Continuing the recent back and forth with Amazon, Google’s X-Lab – the “secret” internal Moonshot department – have just unveiled their answer to Amazon Prime Air in the form of Project Wing.
In development for the last two years, Google X have recently tested their drones in Austraila. In the video below, you can see the difference in style between Amazon’s quadricopter and Google’s more airplane-shaped drone.
According to Wired, this will be the last that Google says about Project Wing for the foreseeable future:
The company said it would not agree to additional interviews about the project. “The vehicle you see in our video is more a research vehicle than an indication of a final decision or direction—as we figure out exactly what our service will deliver and where and why, we will look at a variety of vehicle options (both home-made and off-the-shelf),” the spokesperson said.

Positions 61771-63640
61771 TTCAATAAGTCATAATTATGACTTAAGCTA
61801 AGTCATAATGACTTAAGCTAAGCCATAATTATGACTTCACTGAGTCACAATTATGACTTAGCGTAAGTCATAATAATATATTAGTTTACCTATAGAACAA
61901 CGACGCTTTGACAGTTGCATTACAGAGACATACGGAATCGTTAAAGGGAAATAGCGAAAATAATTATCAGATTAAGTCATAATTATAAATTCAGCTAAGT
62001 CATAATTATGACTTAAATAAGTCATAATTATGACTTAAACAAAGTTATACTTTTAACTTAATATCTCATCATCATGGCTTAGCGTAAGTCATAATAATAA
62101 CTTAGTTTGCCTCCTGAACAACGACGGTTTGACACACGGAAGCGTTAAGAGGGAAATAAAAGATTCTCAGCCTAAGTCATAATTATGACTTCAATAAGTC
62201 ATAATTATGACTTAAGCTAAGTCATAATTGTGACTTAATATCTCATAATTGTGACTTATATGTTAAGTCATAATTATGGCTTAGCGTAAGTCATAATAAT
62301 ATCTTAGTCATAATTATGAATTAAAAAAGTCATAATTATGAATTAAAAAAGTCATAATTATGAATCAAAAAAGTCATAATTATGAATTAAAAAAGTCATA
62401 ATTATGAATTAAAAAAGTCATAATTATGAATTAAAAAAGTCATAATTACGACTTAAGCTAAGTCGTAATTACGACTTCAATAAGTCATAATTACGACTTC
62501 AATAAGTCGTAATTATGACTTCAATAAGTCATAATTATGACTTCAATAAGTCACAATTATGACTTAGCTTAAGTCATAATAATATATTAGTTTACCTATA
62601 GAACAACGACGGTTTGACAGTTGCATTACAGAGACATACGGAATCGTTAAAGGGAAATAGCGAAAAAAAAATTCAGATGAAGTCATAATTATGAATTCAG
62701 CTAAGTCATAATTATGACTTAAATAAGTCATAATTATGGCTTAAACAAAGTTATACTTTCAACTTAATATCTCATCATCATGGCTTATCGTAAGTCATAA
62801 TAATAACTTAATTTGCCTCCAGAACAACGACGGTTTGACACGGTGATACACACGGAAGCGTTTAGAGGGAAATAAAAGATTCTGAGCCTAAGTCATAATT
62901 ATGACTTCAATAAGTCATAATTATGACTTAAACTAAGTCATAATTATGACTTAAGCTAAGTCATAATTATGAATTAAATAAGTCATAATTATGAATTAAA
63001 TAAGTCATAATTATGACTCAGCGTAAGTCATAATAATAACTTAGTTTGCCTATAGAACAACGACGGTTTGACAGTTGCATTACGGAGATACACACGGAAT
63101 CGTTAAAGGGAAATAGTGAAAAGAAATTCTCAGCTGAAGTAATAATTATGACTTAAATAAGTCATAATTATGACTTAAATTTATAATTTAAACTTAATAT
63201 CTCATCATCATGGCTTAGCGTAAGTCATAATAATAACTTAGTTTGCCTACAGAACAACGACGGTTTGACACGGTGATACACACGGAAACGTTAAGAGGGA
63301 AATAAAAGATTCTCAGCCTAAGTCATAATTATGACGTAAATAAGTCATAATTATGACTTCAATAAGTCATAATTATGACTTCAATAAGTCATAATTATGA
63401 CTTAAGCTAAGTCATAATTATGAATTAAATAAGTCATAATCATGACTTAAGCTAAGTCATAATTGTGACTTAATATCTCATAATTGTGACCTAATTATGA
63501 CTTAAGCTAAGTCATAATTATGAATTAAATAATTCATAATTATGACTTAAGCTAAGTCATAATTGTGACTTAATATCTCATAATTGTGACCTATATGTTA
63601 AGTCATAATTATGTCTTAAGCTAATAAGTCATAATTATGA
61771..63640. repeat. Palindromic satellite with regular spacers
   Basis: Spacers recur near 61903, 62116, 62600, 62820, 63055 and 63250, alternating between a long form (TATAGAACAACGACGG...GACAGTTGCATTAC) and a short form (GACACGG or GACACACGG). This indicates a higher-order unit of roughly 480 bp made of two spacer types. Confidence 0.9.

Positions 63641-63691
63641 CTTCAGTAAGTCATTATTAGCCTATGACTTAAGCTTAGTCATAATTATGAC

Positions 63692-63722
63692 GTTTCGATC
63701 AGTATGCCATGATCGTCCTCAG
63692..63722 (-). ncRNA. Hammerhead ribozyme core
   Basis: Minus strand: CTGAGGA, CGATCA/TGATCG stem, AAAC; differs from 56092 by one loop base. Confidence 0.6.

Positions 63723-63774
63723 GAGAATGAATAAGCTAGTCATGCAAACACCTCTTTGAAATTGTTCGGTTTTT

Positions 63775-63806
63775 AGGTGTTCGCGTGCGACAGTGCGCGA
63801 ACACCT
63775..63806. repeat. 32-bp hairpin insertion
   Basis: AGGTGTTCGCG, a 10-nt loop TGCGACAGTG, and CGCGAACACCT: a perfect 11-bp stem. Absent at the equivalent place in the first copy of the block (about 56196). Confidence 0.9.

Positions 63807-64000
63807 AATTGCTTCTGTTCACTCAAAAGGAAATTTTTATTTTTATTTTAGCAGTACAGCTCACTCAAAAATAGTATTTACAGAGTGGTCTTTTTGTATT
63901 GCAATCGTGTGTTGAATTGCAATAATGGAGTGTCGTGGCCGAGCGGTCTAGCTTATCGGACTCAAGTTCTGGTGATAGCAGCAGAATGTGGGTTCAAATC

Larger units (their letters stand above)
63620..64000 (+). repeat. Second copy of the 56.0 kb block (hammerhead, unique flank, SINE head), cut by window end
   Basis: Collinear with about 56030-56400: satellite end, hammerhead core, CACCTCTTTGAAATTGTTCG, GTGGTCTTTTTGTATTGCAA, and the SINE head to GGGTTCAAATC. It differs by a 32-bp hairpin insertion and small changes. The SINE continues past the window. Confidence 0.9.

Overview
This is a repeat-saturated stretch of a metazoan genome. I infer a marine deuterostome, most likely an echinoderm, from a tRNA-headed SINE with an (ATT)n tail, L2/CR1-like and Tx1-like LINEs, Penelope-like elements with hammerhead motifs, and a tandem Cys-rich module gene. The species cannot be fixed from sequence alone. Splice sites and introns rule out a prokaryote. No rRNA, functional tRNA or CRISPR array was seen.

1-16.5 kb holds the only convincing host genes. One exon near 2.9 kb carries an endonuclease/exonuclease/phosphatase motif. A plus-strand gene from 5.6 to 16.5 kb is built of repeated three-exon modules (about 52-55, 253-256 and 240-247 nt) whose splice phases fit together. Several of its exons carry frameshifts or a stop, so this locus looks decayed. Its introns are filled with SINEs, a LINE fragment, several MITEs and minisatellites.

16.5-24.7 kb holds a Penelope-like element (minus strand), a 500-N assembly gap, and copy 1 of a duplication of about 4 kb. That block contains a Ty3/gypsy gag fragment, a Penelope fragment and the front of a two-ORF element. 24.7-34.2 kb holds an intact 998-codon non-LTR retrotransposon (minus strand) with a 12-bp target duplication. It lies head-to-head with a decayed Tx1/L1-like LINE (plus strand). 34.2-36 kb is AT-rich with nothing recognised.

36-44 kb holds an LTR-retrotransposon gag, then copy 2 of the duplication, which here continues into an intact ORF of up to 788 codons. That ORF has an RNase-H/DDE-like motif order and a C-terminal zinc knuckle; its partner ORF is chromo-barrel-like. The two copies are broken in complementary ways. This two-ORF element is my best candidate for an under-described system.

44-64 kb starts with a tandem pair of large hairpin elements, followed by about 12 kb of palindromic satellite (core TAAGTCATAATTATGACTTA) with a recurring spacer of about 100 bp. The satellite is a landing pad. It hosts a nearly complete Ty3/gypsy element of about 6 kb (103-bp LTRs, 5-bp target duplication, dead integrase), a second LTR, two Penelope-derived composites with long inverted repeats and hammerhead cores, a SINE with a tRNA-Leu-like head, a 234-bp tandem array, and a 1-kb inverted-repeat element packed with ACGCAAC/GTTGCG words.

A white paper released by the company says that the Google X team first discussed the idea of building flying vehicles in 2011, and that in July 2012, Nick Roy, of the MIT Aeronautics & Astronautics program, joined the company to explore the possibilities. Originally, the paper says, the aim was to use drones to deliver defibrillators to heart attack victims.
Leave it to Google to let the cat out of the bag just a little and then clam up just when everybody wants to know more. It’s interesting to see that the initial aim for Project Wing was more medical than retail. If anything, that’s certainly a good starting point for their research, and use-cases can present themselves through testing. In the above video, I find it interesting that the drone drops the payload from as high as it does. That delivery method seems to present problems, such as wind, trees, etc. but the people at Google X have probably taken those things into consideration.
Now that Google and Amazon have both announced their drone ambitions, what will the tech giants’ next overlap be? Could Amazon try to roll out an advertising network? Might Google push farther into the retail market? Only time will tell.
What do you think about Project Wing? Let us know in the comments below, or on your favorite social network.Source: Wired